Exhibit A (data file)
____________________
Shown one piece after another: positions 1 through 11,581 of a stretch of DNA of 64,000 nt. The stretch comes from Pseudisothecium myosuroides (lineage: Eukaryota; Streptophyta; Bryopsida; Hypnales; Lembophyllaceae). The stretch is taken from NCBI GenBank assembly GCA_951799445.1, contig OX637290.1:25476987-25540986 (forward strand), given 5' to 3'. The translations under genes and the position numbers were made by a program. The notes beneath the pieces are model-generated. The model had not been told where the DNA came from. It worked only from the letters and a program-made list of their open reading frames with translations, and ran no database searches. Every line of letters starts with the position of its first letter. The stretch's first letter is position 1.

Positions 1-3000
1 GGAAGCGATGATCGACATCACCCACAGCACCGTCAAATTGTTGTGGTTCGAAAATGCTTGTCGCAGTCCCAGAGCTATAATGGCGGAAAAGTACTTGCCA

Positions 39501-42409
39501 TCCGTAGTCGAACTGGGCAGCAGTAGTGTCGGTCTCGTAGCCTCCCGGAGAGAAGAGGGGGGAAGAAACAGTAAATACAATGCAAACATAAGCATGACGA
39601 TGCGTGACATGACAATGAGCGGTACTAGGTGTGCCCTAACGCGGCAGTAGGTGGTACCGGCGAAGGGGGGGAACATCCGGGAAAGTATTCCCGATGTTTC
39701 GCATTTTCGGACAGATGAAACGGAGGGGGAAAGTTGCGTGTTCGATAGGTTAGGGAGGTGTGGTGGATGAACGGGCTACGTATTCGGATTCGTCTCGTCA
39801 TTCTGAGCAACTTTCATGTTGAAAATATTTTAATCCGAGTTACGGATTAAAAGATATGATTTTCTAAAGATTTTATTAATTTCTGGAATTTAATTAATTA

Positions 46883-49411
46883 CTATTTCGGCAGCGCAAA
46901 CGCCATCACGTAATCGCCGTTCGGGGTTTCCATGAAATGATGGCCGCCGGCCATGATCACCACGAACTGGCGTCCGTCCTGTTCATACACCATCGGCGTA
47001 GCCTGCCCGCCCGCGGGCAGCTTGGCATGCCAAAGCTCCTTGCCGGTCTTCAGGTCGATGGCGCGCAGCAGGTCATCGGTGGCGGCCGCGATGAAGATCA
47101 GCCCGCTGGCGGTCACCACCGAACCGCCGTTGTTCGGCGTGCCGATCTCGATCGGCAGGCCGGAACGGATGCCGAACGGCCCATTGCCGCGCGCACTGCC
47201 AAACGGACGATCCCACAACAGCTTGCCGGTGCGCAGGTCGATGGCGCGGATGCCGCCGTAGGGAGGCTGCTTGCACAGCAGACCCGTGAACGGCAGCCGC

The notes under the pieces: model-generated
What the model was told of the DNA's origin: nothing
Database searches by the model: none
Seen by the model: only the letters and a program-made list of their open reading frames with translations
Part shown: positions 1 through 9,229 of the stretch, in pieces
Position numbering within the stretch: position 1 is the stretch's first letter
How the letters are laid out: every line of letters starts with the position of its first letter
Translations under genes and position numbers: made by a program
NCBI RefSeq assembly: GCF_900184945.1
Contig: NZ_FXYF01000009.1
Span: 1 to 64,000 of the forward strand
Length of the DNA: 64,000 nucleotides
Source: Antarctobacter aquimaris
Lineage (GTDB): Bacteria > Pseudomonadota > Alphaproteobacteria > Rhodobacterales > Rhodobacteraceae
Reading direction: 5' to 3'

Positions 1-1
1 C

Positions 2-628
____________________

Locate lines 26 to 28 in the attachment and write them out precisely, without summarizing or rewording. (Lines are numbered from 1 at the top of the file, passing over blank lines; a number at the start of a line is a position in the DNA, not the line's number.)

Length of the DNA: 64,000 nucleotides
Source: Antarctobacter aquimaris
Lineage (GTDB): Bacteria > Pseudomonadota > Alphaproteobacteria > Rhodobacterales > Rhodobacteraceae